Tuesday, March 8, 2016

Snap and Crackle's Groovy Revenge, Introduction

"Now, all the most unforgettable, one of a kind Seventies radio hits are together!"

Ten CDs.  Fifteen songs per disc.  150 songs from the "Me" Decade.  How could I NOT fall in love?

The first place I called my very own sat at the bottom of a sloping street on the east side of my hometown.  I had been born and raised on the west side, but there was nothing overtly symbolic in my relocation.  I sought an affordable area in which to live and breathe, to do and be, and a two-story duplex located a mile from my job for just over 500 bucks a month rung the bell.

For a time, I shared said space with my then-boyfriend (who years later is still my closest confidant).  For a time, he and I decided to battle the anxieties that plagued as individuals, together, within "cozy" confines distinguished by a box staircase the width of a casket and party walls a newborn could slap through.  On the weekends, we fought off sleep together.  The TV aided and abetted this criminal activity.  I had never cottoned to the campy joys of infomercials, but then came that one early AM when our attention was grabbed by Time Life's Pop Goes the '70s.

Often, I struggle to remember what my life was like before I saw that infomercial.  Milquetoast entertainment icon Donny Osmond and alleged television personality Patricia Kara stood on a garishly-decorated sound stage, reciting hokum-pokum through mouths at half-smile (as if mourning the death of dignity).  The Seventies!  Social change!  Bright colors!  Crazy dudes in crazy duds!  Sedaka is back!  Pop Goes the 70s is the collection for older people who are scared that the Feds will break down their door the second their first download completes!  And if you don't trust paid celebrities, just have a look and a listen!  Thirty minutes of song credits scrolling over "live" performance footage of select tracks.  I regret to inform the reader that the full infomercial is no longer online, but luckily I sat through the thing in excess of twenty times.  Yes, it was that entertaining to behold.  It made insomnia fun again.  Everyone involved was dressed like they'd lost a bet.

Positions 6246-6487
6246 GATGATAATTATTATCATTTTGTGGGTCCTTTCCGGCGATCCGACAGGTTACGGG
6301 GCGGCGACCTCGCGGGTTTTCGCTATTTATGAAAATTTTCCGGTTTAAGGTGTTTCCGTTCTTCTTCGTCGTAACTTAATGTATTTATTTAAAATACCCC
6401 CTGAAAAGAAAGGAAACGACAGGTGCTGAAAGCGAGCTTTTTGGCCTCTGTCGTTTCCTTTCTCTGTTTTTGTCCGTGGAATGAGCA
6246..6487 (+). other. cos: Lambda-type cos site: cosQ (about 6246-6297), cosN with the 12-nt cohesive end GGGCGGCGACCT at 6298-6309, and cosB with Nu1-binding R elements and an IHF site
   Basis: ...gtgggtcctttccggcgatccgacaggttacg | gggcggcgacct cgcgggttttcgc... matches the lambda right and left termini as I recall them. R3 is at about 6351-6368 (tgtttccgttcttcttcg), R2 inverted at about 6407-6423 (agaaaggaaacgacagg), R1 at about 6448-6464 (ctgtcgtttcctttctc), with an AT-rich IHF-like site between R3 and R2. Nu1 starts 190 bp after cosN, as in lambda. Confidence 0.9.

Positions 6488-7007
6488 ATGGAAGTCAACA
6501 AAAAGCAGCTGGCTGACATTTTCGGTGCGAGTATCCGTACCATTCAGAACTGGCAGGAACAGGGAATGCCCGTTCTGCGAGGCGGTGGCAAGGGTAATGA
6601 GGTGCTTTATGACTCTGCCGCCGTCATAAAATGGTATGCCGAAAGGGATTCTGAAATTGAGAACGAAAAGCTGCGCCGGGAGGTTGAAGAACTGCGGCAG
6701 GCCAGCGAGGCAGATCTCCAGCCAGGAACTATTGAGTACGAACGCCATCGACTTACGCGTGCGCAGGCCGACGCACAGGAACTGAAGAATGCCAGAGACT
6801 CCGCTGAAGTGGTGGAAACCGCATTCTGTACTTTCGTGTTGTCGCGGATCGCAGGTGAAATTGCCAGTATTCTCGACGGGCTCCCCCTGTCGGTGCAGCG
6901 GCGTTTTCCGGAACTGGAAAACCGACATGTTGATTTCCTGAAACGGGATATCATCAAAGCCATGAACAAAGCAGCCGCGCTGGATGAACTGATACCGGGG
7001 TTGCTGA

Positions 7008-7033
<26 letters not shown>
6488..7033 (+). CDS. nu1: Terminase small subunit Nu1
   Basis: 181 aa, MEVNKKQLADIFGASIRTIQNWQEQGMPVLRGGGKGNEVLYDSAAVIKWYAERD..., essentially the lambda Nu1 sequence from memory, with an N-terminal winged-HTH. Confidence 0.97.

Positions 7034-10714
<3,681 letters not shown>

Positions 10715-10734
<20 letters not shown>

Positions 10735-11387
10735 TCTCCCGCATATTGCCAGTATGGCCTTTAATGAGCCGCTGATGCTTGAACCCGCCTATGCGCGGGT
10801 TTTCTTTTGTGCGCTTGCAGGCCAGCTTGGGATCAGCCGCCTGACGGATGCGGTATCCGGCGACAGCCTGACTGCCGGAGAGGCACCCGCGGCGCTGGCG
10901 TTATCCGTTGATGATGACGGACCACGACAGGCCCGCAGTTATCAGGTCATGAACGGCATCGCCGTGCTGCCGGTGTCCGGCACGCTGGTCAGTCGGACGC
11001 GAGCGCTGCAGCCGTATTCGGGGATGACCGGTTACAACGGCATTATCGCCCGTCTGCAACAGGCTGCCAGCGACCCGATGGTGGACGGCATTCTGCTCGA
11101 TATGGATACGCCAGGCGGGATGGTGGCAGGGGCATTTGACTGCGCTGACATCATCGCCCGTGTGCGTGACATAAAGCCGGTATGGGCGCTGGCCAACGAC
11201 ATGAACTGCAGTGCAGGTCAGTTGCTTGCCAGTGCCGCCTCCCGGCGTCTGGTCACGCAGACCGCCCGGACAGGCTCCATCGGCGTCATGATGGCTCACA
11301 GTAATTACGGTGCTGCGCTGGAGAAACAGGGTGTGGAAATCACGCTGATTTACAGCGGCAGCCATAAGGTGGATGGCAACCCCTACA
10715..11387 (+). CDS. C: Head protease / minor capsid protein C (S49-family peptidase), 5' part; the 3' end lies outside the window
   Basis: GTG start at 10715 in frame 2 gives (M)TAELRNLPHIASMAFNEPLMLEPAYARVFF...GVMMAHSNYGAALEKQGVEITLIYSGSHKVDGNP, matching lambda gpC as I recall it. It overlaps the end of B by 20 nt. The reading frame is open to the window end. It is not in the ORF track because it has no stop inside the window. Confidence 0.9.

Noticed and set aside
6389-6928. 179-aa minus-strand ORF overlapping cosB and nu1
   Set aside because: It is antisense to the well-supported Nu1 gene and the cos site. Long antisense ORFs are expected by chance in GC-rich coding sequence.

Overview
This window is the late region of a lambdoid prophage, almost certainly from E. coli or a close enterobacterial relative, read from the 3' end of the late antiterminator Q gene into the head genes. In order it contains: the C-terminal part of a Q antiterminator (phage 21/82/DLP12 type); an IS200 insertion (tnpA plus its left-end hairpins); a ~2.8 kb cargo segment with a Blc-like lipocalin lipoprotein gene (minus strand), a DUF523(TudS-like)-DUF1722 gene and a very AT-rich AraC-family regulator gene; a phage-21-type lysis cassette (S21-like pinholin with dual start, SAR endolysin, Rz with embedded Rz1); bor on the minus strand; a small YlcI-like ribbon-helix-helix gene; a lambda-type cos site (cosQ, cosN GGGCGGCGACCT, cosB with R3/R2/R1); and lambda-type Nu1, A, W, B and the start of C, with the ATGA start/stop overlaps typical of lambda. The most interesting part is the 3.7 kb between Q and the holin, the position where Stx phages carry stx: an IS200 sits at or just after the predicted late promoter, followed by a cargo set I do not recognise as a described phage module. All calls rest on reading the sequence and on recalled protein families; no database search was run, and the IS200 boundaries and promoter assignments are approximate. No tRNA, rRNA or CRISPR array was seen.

That half-hour of salesmanship is my primary positive memory of that place.  The negative recollections--involving ornery neighbors, sketchy after hours shenanigans, and my ongoing struggles with physical and mental health--are really minor quibbles compared to slow motion footage of Gino Vannelli.

Initially I intended to make this a review of the actual advertisement.  I changed my mind even before its disappearance from the Internet, thankfully, so get ready for another TJMD track-by-track breakdown.  Rather than proceed disc by disc, however, I've separated the songs into nine categories:  Duos, Country Pop, Treacle Tart, Women of the 70s, R&B/Funk Groups, Dance, Novelty, Pop/Rock Groups and Men of the 70s.  You will note some are more sparsely populated than others, and many songs in one category could have fit snug into another.  In the end they were my decisions to make, and I stand by each of them.  And we're all wearing matching tracksuits. 

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